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The Pandemic Cookbook by Hsu Li Yang & Sonny Liew: Not just a recipe book!

Official Synopsis:

When COVID-19 started to spread around the world in early 2020, Singapore’s readiness to deal with a global pandemic was put to the test. There were both wise decisions and missteps along the way, while questions about scientific consensus, trade-offs and vaccines swirled about in our hyperconnected age of social media. The Pandemic Cookbook revisits those early days of unprecedented global disruption, including social distancing rules, Circuit Breakers, migrant worker dormitory lockdowns, elections and TraceTogether controversies.

Based on interviews with front-line workers, journalists, policymakers, academics, migrant workers and more, infectious diseases expert Dr Hsu Li Yang and Eisner-winning graphic novelist Sonny Liew present a unique recollection of Singapore’s pandemic experience.

Tags and themes:

#PublicInformation #Educational #COVID19 #GraphicMedicine #Medical #Publicpolicy #Collaboration #Science #Research #GraphicNovel 

What’s it about and why should I read it?

Historical moments or critical times tend to incur an explosion of cultural products such as graphic novels, memoirs, documentaries, films and dramas. These creative visual outputs serve a variety of purposes other than their original association with entertainment, such as personal catharsis, political propagandas, journalistic outputs, institutional commemorations and much more. The Pandemic Cookbook is among one of such artefacts produced to demystify some of the governmental decisions and actions during the early periods of the Covid-19 outbreak in Singapore. The content is based on interviews with various stakeholders who are affected by the outbreak or are directly involved in the implementation of new policies.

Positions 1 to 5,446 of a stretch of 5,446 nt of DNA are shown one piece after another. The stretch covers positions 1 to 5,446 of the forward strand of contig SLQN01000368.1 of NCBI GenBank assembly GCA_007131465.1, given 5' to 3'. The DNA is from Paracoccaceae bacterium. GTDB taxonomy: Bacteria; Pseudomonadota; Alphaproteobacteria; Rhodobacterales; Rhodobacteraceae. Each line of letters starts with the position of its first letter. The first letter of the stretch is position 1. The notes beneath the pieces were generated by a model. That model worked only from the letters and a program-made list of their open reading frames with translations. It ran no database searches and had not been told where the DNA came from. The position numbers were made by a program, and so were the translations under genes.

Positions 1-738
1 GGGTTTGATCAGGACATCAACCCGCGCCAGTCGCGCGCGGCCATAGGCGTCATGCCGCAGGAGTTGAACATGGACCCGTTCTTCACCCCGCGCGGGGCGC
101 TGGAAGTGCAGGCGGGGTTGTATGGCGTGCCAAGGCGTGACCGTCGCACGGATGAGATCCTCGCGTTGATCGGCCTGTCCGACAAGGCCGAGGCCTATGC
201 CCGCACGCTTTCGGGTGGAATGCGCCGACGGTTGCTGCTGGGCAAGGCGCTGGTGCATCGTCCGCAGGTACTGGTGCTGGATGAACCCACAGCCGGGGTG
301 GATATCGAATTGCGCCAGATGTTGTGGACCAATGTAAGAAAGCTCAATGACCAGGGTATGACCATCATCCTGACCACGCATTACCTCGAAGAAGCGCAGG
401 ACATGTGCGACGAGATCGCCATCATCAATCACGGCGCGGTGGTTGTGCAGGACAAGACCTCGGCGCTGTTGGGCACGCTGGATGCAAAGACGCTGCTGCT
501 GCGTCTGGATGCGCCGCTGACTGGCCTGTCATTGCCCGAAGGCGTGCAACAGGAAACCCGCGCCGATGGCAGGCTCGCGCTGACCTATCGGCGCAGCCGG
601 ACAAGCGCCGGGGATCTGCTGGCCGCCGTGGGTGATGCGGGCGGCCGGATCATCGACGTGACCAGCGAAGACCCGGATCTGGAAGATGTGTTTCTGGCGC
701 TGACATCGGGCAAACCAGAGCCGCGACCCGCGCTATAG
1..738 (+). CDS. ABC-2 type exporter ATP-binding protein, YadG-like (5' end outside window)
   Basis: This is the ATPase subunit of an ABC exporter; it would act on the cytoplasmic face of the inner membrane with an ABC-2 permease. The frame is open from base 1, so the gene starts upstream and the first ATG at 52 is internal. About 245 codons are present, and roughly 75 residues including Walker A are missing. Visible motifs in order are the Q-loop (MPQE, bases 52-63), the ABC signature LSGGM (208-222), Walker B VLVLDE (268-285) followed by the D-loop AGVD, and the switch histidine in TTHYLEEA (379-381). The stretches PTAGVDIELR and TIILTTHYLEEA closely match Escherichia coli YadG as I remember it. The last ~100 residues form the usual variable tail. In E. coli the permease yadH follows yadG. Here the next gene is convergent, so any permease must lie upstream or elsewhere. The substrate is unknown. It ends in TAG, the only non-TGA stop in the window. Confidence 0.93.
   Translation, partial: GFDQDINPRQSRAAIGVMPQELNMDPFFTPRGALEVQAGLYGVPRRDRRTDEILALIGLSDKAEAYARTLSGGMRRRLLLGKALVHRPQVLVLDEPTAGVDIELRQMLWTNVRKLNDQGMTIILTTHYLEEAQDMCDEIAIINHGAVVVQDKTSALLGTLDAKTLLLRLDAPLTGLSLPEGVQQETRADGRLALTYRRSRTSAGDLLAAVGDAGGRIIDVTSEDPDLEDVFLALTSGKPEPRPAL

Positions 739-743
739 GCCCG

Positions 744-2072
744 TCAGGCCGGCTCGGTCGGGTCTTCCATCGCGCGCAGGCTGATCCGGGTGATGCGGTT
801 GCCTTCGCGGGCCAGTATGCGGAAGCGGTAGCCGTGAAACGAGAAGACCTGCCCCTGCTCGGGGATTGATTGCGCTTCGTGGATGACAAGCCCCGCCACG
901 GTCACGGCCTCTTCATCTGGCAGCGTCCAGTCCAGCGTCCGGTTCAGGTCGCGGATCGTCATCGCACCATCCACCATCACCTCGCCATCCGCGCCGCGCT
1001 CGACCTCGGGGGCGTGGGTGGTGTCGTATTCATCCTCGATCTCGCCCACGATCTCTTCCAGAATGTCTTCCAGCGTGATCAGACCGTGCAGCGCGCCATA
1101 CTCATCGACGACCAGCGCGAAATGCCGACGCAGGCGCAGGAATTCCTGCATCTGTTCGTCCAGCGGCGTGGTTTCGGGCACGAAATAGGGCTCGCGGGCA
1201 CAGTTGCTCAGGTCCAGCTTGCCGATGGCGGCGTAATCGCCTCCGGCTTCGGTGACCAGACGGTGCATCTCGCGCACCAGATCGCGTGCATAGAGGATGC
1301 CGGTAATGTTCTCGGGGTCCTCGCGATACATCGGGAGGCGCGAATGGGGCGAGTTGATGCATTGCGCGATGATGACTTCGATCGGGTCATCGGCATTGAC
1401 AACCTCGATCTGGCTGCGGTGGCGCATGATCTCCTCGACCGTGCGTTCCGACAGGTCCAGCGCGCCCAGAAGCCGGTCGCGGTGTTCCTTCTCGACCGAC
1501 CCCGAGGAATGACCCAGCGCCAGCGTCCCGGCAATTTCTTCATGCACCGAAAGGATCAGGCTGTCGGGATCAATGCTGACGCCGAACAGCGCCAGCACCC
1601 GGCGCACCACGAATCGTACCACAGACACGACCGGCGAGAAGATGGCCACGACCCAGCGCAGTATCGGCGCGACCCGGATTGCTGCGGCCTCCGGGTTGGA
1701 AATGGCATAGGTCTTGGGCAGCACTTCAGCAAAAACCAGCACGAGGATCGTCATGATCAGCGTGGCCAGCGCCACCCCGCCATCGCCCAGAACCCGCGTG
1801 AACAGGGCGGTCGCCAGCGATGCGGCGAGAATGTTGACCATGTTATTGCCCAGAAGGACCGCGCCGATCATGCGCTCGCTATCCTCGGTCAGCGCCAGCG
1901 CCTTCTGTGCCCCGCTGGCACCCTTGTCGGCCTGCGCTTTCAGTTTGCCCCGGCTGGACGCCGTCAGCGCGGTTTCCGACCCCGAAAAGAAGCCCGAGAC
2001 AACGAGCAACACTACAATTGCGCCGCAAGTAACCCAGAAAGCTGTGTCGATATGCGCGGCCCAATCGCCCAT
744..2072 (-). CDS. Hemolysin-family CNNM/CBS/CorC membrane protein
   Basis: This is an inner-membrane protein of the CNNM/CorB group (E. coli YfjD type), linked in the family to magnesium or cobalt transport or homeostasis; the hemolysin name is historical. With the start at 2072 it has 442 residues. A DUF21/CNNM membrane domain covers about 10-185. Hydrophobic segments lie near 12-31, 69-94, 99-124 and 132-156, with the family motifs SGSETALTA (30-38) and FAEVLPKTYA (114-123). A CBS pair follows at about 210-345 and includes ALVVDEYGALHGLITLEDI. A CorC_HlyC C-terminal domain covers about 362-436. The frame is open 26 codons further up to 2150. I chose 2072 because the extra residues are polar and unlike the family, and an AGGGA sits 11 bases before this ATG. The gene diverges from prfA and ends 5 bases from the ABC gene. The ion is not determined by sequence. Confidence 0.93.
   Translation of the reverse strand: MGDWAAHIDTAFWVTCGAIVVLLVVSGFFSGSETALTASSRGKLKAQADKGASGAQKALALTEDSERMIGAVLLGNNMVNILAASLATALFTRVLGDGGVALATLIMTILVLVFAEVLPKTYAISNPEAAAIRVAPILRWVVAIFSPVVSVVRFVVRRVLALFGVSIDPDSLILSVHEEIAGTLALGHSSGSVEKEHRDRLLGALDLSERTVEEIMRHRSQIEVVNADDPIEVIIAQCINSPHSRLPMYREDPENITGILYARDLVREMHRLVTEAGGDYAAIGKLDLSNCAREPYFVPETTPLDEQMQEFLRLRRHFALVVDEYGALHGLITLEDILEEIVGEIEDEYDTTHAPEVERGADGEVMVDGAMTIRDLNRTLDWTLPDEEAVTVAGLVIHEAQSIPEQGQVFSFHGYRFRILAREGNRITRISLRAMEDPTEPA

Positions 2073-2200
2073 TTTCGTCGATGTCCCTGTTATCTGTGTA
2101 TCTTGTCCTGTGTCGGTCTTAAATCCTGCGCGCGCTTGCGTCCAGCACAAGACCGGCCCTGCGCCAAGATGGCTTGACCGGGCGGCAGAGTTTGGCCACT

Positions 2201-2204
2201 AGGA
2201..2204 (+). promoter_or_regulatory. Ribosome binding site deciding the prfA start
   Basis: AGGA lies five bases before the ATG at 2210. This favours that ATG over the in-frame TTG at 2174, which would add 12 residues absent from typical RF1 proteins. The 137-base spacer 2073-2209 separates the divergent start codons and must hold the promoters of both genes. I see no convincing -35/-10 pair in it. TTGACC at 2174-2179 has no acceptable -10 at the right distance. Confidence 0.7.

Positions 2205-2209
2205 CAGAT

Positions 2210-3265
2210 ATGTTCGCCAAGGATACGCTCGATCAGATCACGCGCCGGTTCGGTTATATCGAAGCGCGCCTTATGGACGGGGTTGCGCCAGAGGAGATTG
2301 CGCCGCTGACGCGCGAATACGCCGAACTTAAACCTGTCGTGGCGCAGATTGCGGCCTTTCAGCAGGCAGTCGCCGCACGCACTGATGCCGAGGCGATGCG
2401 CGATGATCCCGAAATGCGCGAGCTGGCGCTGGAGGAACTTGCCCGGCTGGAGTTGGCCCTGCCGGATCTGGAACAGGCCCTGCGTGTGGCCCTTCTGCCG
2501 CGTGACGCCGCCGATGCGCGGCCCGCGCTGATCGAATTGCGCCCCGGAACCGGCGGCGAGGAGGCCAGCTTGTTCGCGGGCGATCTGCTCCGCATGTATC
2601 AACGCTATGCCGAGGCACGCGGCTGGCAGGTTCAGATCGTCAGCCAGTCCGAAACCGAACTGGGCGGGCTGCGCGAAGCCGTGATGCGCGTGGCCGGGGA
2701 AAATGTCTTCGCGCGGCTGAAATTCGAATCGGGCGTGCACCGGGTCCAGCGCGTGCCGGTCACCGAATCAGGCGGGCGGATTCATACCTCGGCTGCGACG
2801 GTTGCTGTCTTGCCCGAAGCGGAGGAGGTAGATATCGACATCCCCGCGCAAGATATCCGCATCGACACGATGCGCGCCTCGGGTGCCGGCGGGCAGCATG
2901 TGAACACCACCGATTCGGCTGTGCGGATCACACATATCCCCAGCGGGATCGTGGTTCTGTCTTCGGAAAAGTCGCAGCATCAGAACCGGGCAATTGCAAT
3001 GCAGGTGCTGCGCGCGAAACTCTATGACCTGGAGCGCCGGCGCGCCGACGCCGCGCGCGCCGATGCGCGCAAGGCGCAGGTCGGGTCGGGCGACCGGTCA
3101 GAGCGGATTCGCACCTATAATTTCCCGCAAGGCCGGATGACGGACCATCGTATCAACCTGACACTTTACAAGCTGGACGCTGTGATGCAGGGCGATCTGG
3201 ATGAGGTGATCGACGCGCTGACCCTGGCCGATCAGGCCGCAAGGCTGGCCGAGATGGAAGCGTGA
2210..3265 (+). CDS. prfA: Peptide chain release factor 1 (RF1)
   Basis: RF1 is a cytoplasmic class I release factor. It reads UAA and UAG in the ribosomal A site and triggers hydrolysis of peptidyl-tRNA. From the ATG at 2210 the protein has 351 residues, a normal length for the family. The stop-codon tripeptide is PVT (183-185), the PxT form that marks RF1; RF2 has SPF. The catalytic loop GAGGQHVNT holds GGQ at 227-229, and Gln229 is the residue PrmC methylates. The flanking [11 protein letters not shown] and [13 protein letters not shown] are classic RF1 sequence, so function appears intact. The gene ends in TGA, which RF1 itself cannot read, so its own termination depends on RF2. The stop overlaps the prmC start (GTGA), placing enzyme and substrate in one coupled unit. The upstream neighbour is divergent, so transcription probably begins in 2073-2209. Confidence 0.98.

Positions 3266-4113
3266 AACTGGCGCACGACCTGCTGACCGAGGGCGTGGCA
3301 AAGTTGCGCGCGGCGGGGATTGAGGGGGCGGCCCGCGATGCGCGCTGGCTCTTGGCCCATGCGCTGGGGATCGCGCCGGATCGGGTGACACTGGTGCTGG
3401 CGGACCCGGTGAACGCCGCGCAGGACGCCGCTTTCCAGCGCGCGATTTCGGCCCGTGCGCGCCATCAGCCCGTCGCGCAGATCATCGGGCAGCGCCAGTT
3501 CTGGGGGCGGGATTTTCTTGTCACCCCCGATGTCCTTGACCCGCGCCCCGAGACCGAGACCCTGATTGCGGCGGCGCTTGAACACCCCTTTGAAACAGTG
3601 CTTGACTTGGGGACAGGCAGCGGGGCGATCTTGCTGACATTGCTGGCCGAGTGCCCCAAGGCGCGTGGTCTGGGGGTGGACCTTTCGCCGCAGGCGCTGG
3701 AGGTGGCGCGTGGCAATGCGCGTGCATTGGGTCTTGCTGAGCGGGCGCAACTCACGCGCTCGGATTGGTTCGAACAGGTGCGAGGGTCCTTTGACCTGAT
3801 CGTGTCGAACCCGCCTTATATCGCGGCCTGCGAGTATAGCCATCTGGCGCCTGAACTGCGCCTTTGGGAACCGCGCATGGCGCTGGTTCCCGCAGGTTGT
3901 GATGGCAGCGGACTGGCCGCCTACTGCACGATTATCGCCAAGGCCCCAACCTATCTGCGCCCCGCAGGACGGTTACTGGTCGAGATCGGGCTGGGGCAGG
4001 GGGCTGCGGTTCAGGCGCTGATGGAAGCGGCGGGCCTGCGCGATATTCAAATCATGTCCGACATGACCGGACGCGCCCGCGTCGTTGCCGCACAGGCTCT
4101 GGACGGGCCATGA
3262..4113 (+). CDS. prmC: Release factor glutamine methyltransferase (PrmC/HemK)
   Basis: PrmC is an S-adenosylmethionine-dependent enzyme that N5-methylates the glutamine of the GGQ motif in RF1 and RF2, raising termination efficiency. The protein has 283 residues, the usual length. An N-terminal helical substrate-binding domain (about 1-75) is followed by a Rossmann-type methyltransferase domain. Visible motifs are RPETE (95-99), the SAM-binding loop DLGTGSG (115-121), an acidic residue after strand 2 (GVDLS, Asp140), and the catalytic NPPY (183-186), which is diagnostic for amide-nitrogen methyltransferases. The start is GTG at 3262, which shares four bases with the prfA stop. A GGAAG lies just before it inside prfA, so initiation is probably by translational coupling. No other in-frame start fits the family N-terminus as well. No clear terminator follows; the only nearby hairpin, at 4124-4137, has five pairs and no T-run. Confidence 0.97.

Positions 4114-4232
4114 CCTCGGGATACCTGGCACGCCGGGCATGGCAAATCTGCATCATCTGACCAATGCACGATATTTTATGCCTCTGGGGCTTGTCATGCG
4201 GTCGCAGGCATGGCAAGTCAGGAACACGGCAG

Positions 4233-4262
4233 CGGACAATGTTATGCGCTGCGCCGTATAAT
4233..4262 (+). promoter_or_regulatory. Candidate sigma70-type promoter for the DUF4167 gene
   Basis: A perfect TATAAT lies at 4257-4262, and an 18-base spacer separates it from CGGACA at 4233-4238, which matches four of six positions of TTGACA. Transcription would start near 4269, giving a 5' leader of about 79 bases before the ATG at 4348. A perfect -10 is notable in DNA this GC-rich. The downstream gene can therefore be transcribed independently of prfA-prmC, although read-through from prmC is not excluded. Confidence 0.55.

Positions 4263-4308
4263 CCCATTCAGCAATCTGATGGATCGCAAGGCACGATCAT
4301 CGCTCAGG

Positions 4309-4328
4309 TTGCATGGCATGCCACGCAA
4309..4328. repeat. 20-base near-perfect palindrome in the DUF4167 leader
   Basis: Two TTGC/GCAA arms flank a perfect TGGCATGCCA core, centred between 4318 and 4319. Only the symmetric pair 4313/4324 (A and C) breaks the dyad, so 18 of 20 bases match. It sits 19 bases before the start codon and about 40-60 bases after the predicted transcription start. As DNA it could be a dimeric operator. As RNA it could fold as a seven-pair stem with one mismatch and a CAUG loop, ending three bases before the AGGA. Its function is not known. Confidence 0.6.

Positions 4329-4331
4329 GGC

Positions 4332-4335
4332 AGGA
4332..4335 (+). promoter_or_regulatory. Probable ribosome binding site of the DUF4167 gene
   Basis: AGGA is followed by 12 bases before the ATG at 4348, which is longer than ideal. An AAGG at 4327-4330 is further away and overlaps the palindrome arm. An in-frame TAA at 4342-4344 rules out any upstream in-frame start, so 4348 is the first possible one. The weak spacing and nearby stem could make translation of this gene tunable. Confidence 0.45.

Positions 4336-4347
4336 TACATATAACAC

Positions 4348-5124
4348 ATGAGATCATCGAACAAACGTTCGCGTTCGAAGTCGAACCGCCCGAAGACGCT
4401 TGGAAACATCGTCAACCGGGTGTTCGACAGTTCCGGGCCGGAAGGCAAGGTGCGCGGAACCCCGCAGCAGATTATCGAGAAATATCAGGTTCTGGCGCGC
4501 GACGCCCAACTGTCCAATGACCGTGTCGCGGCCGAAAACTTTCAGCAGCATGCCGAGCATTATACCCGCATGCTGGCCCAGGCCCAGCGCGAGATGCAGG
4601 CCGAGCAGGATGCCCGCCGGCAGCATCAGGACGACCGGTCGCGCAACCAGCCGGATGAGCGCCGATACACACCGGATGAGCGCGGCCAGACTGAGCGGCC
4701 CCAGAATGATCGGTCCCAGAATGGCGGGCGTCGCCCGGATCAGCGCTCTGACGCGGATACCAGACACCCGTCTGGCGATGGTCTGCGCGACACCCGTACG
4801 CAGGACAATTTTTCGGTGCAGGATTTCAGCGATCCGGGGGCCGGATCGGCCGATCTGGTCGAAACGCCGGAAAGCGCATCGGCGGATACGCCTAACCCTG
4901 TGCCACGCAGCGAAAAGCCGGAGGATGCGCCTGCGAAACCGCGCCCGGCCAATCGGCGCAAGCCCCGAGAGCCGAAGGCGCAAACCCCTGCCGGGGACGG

It is a challenging task for the writer and artist to present interviews in a comic book format, as most of such contents consists of rather lengthy monologues emerging from static talking heads laid out in repetitive panels across the pages. Yet Liew breaks this otherwise monotonous layout with an arsenal of designs: at the ends of the chapters there are illustrated recipes of some common dishes made popular during the pandemic, and the chapter covers pay tribute to popular classic comic book covers. At 176 pages and printed in full colours, the book is substantial in both visual and material quality, ready to be added into any personal or public collection of serious local graphic novels.

A typical page where an interviewee explains the policy making process. The book also weaves together objective facts and subjective observations.

This is one of the reasons why the book is titled “The Pandemic Cookbook”: readers can find recipes of various pandemic-related dishes. Food is particularly effective in evoking memories and emotions.

One of the many chapter covers, full of easter eggs for those who are old enough to recognise them.


1 volume, published October 2022. 176 pages, full colour paperback.

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